Three Things That Have To Happen In The Amazing Spider-Man Sequel

By Sean O'Connell 2012-07-05 14:44:12discussion comments
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Long before Marc Webb’s The Amazing Spider-Man shattered the box-office record for a Tuesday opening (signifying the start of a potentially lucrative opening weekend), Sony started the ball rolling on a sequel to the franchise reboot. Alex Kurtzman and Roberto Orici are hard at work on a script for The Amazing Spider-Man 2 (or whatever it will be called), helping the film reach it’s pre-determined release date of May 2, 2014.

Needless to say, spoilers abound in this article, so stay away if you haven’t yet seen Marc Webb’s The Amazing Spider-Man:

Now that many of you have seen what Webb and company spun for their Spider-Man reboot, we can start talking in-depth about what we’d like to see in subsequent chapters. Several crucial blocks to the updated Spider-Man’s foundation have been established by The Amazing Spider-Man. Other key bits of in formation have been gleaned from cast interviews leading up to this film’s release. But with The Amazing Spider-Man currently playing in theaters, here are the three things we absolutely think need to happen in the next film.


1. Gwen Stacy Must Die
You don’t introduce Gwen Stacy (Emma Stone) unless you plan on following the seminal Gwen storyline, which finds the Green Goblin knocking Peter’s childhood sweetheart off the George Washington Bridge, resulting in her death. During press interviews for The Amazing Spider-Man, Stone told me in person that she’s fully aware of Gwen’s fate in the comic books, and that was part of the reason why she chose to play this character in a i>Spider-Man reboot. But she stopped short of admitting the producers planned to kill her off.

There are, however, indicators all through The Amazing Spider-Man that Gwen is a goner. First, the film shows it isn’t afraid to eliminate those close to Peter, from Uncle Ben (Martin Sheen) to Capt. Stacy (Denis Leary). Also, Stacy makes Peter promise that he’ll stay away from Gwen, believing that’s enough to protect his daughter from future dangers. He might as well have put a bullseye on her chest.

If producers plan on killing Gwen (and they should), they need to do it at the end of the second Spider-Man, so our hero can find redemption in the third part of what they’re now calling a trilogy. This gives the second Spider-Man movie its Empire Strikes Back ending, the downbeat cliffhanger that seems to drain all hope. Stone and Garfield have been earning raves for their chemistry in Amazing, so breaking them apart in a sequel would hurt. But it’s essential to the growth of the Spider-Man we know and love. It has to happen, and it should happen in the next movie.

In order for it to happen, however, we have to get to No. 2.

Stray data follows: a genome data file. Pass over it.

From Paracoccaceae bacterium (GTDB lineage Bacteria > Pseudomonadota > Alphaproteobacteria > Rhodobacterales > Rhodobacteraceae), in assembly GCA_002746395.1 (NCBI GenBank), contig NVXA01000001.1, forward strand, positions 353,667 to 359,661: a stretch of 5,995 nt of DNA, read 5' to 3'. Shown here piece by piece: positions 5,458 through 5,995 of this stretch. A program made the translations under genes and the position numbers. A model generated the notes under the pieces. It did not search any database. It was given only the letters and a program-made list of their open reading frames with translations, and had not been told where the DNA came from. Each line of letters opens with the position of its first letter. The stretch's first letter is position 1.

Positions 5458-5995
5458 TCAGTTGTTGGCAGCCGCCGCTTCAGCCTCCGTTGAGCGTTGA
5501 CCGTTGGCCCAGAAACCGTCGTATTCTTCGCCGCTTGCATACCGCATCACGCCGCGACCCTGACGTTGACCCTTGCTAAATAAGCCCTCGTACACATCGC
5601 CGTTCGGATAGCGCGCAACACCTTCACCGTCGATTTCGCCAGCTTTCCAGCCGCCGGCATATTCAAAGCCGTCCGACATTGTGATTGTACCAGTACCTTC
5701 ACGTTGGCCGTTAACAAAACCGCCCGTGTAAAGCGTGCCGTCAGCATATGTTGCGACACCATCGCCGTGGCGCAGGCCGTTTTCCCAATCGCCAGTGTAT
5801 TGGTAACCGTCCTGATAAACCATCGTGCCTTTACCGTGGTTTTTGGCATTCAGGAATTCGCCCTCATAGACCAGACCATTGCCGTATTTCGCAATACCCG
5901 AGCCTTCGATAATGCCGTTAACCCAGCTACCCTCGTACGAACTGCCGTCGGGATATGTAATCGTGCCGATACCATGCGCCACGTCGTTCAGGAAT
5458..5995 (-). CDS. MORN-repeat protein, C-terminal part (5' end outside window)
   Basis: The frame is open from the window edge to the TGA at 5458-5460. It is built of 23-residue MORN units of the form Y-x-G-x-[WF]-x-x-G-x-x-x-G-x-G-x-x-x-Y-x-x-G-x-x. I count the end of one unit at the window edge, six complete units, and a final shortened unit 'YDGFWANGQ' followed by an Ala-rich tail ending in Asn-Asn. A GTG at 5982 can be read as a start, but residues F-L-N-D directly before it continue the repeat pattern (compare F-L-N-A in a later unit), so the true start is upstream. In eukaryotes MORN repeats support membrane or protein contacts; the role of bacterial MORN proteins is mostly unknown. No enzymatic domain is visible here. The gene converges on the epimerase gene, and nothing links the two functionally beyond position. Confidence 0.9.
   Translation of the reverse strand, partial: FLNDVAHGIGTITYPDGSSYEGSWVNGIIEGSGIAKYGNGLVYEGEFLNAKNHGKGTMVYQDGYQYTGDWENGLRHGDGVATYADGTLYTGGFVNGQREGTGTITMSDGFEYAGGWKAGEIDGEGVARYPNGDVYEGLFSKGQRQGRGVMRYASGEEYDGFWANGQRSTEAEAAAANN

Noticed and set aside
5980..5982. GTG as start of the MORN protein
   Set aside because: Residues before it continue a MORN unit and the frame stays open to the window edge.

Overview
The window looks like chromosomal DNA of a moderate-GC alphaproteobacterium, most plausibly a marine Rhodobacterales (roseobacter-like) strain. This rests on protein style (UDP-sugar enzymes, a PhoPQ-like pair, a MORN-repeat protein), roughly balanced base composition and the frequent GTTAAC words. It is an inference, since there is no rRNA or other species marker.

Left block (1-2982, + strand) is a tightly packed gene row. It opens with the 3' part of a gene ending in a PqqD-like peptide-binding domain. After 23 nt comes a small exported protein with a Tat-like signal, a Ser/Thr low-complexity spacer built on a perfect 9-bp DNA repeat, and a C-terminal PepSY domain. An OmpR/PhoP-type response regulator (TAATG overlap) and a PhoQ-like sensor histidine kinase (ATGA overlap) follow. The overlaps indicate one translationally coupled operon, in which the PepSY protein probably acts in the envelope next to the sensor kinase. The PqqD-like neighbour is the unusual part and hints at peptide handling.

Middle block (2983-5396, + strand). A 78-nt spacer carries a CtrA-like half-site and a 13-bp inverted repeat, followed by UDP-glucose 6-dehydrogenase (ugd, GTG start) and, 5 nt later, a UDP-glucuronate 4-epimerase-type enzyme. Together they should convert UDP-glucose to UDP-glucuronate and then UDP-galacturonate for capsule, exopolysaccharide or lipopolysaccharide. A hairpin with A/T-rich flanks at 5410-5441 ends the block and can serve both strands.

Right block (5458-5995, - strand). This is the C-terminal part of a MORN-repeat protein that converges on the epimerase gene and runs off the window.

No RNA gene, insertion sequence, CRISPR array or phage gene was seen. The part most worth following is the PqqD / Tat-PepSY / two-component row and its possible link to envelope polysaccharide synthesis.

2. The Green Goblin Has To Be Introduced
Two key bits of information regarding Norman Osborn are revealed in Amazing. One, he’s dying. And two, he needs a serum created through Curt Connors and Richard Parker’s research to fend off whatever is killing him. Connors is ordered to escalate human trials before the serum is administered to Osborn. Such trials turn him into the Lizard. Imagine what an injection will do to Osborn?

By establishing Oscorp as the “Dark Tower” connecting everything in this new Spider-Man universe, the sequel will be able to tie Osborn/Goblin into Peter’s history. Richard Parker worked for Oscorp. Norman wanted him to take his research to ethically questionable areas, and Richard refused. Since Peter gave Curt the equation that unlocks the serum’s potential, if Norman uses it to become the Green Goblin, then Peter once again will be responsible for creating a super-powered threat. And that’s a narrative thread that’s severely hinted at in this conversation between LatinoReview and producers Matt Tolmach and Avi Arad. A must read.

And finally …


3. Richard and Mary Parker’s “Untold Story” Needs to be Told
I’m one of The Amazing Spider-Man’s most vocal supporters, and even I have to admit that the promise of the film’s marketing campaign went unfulfilled by Webb’s movie. While it has been established that the Parker’s disappearance acts as the catalyst for this retweaked origin story, too much of why the Parkers fled (and how they might have played a role in Peter’s transformation) was left for potential sequels.

Well, here come the sequels. And while I don’t need everything to be spelled out in the new Spidey 2, I think Kurtzman and Orci need to paint a clearer picture as to how this updated mythology includes the key players who’ve already been introduced, even in passing.
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